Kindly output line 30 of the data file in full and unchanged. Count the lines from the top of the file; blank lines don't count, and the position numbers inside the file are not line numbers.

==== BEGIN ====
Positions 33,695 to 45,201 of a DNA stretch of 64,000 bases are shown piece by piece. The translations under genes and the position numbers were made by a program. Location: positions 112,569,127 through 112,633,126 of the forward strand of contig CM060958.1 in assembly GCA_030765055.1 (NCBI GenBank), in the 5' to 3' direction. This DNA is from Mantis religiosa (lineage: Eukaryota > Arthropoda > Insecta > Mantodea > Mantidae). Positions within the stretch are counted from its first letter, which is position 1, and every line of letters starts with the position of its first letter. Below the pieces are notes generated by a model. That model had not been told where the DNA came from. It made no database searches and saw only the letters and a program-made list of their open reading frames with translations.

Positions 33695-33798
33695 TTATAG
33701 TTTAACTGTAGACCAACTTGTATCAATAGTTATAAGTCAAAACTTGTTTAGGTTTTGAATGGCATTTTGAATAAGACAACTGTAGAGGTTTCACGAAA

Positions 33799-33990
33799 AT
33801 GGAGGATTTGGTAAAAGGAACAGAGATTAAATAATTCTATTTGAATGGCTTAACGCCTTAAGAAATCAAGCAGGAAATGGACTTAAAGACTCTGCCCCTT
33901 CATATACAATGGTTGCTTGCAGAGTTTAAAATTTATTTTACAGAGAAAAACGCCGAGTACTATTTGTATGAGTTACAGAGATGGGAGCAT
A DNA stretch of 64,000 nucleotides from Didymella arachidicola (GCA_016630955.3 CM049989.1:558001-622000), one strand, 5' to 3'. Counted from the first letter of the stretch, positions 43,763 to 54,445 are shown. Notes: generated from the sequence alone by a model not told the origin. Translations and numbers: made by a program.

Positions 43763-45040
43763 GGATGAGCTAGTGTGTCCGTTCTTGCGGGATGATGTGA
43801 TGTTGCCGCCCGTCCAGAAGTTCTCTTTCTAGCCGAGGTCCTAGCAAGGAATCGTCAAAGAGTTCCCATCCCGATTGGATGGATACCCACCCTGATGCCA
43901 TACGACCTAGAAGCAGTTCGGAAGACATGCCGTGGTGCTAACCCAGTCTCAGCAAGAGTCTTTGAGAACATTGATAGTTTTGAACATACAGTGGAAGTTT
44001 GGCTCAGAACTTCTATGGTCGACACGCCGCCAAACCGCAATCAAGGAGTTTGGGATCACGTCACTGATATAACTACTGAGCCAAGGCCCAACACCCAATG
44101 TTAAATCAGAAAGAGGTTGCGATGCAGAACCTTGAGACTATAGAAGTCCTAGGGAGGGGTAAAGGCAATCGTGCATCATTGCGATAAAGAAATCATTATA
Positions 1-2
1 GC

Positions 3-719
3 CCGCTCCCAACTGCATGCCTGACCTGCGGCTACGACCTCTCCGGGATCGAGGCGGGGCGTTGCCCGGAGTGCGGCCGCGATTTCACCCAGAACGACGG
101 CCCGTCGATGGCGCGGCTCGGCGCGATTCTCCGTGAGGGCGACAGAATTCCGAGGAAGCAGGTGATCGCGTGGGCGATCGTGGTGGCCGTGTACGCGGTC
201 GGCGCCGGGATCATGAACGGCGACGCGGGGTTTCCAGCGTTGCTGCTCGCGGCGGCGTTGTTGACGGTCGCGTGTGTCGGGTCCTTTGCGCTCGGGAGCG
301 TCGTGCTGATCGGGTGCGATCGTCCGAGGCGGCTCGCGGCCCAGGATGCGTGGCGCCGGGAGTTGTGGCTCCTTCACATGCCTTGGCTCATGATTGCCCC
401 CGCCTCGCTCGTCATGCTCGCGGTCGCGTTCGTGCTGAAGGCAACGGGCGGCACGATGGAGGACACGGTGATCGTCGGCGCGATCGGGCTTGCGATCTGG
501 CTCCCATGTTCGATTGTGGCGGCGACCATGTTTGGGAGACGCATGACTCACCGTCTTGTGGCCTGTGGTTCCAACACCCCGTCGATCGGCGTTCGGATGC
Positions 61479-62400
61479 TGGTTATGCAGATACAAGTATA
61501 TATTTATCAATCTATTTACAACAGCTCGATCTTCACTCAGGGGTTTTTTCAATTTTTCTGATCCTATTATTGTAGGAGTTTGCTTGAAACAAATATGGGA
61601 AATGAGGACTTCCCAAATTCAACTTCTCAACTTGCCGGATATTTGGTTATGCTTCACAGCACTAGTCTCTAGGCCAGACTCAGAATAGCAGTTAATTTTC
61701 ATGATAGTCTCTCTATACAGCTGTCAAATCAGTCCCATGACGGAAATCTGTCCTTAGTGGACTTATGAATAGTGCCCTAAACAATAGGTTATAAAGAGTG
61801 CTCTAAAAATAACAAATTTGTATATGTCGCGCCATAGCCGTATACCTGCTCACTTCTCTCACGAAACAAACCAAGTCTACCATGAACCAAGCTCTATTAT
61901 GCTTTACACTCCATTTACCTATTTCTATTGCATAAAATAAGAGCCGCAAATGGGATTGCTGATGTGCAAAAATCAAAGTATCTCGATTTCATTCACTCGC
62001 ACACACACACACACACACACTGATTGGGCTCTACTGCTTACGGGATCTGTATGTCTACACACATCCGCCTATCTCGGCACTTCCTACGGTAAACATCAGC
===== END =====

61801 CTCTAAAAATAACAAATTTGTATATGTCGCGCCATAGCCGTATACCTGCTCACTTCTCTCACGAAACAAACCAAGTCTACCATGAACCAAGCTCTATTAT